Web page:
Just finished my 2nd cigar and putting this night to bed.
Oh well. My intentions were sound. :)
DURHAM, N.C. — By Tuesday night about 90 million Americans will have cast ballots in an election that’s almost certain to create greater partisan divisions, increase gridlock and render governance of our complex nation even more difficult. Ninety million sounds like a lot, but that means that less than 40 percent of the electorate will bother to vote, even though candidates, advocacy groups and shadowy “super PACs” will have spent more than $1 billion to air more than two million ads to influence the election.
There was a time when midterm elections made sense — at our nation’s founding, the Constitution represented a new form of republican government, and it was important for at least one body of Congress to be closely accountable to the people. But especially at a time when Americans’ confidence in the ability of their government to address pressing concerns is at a record low, two-year House terms no longer make any sense. We should get rid of federal midterm elections entirely.
There are few offices, at any level of government, with two-year terms. Here in Durham, we elect members of the school board and the county sheriff to terms that are double that length. Moreover, Twitter, ubiquitous video cameras, 24-hour cable news and a host of other technologies provide a level of hyper-accountability the framers could not possibly have imagined. In the modern age, we do not need an election every two years to communicate voters’ desires to their elected officials.
But the two-year cycle isn’t just unnecessary; it’s harmful to American politics.
The main impact of the midterm election in the modern era has been to weaken the president, the only government official (other than the powerless vice president) elected by the entire nation. Since the end of World War II, the president’s party has on average lost 25 seats in the House and about 4 in the Senate as a result of the midterms. This is a bipartisan phenomenon — Democratic presidents have lost an average of 31 House seats and between 4 to 5 Senate seats in midterms; Republican presidents have lost 20 and 3 seats, respectively.
The realities of the modern election cycle are that we spend almost two years selecting a president with a well-developed agenda, but then, less than two years after the inauguration, the midterm election cripples that same president’s ability to advance that agenda.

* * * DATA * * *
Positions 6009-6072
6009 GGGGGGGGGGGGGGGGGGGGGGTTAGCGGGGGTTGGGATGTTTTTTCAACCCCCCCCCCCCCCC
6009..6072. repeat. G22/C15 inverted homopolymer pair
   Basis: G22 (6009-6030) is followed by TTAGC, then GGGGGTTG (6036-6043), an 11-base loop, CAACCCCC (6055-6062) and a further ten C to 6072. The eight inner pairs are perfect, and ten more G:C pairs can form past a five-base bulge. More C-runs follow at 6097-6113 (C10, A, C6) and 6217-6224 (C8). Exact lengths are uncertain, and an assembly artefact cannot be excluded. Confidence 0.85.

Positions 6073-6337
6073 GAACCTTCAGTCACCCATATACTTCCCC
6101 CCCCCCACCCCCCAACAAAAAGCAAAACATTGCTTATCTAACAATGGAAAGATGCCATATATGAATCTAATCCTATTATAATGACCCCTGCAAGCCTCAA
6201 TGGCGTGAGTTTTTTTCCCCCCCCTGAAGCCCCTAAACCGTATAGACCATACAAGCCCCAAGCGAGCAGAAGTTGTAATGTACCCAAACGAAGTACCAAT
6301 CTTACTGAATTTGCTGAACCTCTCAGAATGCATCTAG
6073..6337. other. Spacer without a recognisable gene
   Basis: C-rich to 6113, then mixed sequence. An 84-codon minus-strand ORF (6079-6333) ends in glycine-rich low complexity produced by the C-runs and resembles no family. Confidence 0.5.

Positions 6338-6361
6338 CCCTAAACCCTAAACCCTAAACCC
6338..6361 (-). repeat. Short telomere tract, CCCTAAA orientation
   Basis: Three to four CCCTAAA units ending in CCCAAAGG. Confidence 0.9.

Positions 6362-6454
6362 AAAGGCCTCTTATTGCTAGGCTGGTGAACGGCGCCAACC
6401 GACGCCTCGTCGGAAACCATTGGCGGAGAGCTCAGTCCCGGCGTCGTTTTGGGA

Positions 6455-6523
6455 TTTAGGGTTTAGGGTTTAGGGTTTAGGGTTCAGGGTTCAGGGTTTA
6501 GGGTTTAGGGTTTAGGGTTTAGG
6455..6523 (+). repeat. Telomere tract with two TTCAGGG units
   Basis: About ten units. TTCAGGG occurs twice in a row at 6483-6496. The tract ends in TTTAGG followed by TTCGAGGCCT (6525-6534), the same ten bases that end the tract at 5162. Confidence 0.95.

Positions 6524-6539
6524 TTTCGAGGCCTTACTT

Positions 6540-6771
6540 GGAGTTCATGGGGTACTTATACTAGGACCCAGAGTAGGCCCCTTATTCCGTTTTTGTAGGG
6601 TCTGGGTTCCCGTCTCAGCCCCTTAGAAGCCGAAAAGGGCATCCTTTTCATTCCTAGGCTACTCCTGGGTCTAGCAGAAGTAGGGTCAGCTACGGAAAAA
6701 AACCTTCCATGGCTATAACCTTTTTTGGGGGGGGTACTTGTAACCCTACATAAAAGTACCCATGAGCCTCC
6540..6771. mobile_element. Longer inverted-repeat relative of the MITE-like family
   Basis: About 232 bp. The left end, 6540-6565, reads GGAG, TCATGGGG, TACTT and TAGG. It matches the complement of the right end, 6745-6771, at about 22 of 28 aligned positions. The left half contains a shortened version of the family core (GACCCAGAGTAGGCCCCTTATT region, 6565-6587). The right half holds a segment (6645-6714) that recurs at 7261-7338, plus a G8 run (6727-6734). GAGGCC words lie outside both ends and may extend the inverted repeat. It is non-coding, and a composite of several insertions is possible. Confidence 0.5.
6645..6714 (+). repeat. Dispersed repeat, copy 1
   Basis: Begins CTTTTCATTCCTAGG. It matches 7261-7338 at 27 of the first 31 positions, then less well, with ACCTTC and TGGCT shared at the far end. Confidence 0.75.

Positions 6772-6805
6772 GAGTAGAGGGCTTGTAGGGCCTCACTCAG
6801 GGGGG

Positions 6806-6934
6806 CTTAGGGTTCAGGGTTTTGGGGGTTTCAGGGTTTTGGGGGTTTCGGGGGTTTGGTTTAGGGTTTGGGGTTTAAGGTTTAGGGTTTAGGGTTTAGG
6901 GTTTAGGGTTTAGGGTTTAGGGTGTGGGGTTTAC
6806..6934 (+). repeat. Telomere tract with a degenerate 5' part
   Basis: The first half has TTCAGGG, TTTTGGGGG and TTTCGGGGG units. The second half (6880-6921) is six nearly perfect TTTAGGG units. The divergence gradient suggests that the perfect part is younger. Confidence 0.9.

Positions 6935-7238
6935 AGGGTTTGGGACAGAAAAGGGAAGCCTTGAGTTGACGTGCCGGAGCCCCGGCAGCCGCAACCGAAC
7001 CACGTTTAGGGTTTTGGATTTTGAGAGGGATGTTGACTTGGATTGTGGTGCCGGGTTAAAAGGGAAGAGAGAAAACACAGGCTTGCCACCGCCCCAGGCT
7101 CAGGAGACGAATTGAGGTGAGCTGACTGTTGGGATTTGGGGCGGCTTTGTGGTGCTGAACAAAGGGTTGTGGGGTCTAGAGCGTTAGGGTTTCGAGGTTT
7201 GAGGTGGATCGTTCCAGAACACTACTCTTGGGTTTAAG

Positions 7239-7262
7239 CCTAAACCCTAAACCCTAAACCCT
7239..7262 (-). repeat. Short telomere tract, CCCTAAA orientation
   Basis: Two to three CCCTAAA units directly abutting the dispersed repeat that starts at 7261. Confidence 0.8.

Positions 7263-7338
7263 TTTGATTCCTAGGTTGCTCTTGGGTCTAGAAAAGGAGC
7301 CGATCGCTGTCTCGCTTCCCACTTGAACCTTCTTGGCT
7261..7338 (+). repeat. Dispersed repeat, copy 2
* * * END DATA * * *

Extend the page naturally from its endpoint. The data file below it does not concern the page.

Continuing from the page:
These effects are compounded by our grotesque campaign finance system. House members in competitive races have raised, on average, $2.6 million for the 2014 midterm. That amounts to $3,600 raised a day — seven days a week, 52 weeks a year. Surveys show that members spend up to 70 percent of their time fund-raising during an election year. Two years later, they’ll have to do it all again.
As time increases, time to raise money does not increase.Much of this money is sought from either highly partisan wealthy individuals or entities with vested interests before Congress. Eliminating midterms would double the amount of time House members could focus on governing and make them less dependent on their donor base.
Another quirk is that, during midterm elections, the electorate has been whiter, wealthier, older and more educated than during presidential elections. Biennial elections require our representatives to take this into account, appealing to one set of voters for two years, then a very different electorate two years later.
There’s an obvious, simple fix, though. The government should, through a constitutional amendment, extend the term of House members to four years and adjust the term of senators to either four or eight years, so that all elected federal officials would be chosen during presidential election years. Doing so would relieve some (though, of course, not all) of the systemic gridlock afflicting the federal government and provide members of Congress with the ability to focus more time and energy on governance instead of electioneering.
This adjustment would also give Congress the breathing space to consider longer-term challenges facing the nation — such as entitlement spending, immigration and climate change — that are either too complex or politically toxic to tackle within a two-year election cycle.
To offset the impact of longer congressional terms, this reform might be coupled with term limits that would cap an individual’s total congressional service at, say, 24 years, about the average for a member of Congress today. This would provide members enough time to build experience in the job, but also limit the effects of incumbency and ensure the circulation of new blood in the system.
That amendment part is still pretty cool though.The framers included an amendment process in the Constitution so our nation could adjust the system to meet the demands of a changing world. Surely they would not be pleased with the dysfunction, partisan acrimony and public dissatisfaction that plague modern politics. Eliminating the midterm elections would be one small step to fixing our broken system.
If you can’t take some joy, some modicum of relief and mirth, in the unprecedentedly spectacular beclowning of the president, his administration, its enablers, and, to no small degree, liberalism itself, then you need to ask yourself why you’re following politics in the first place.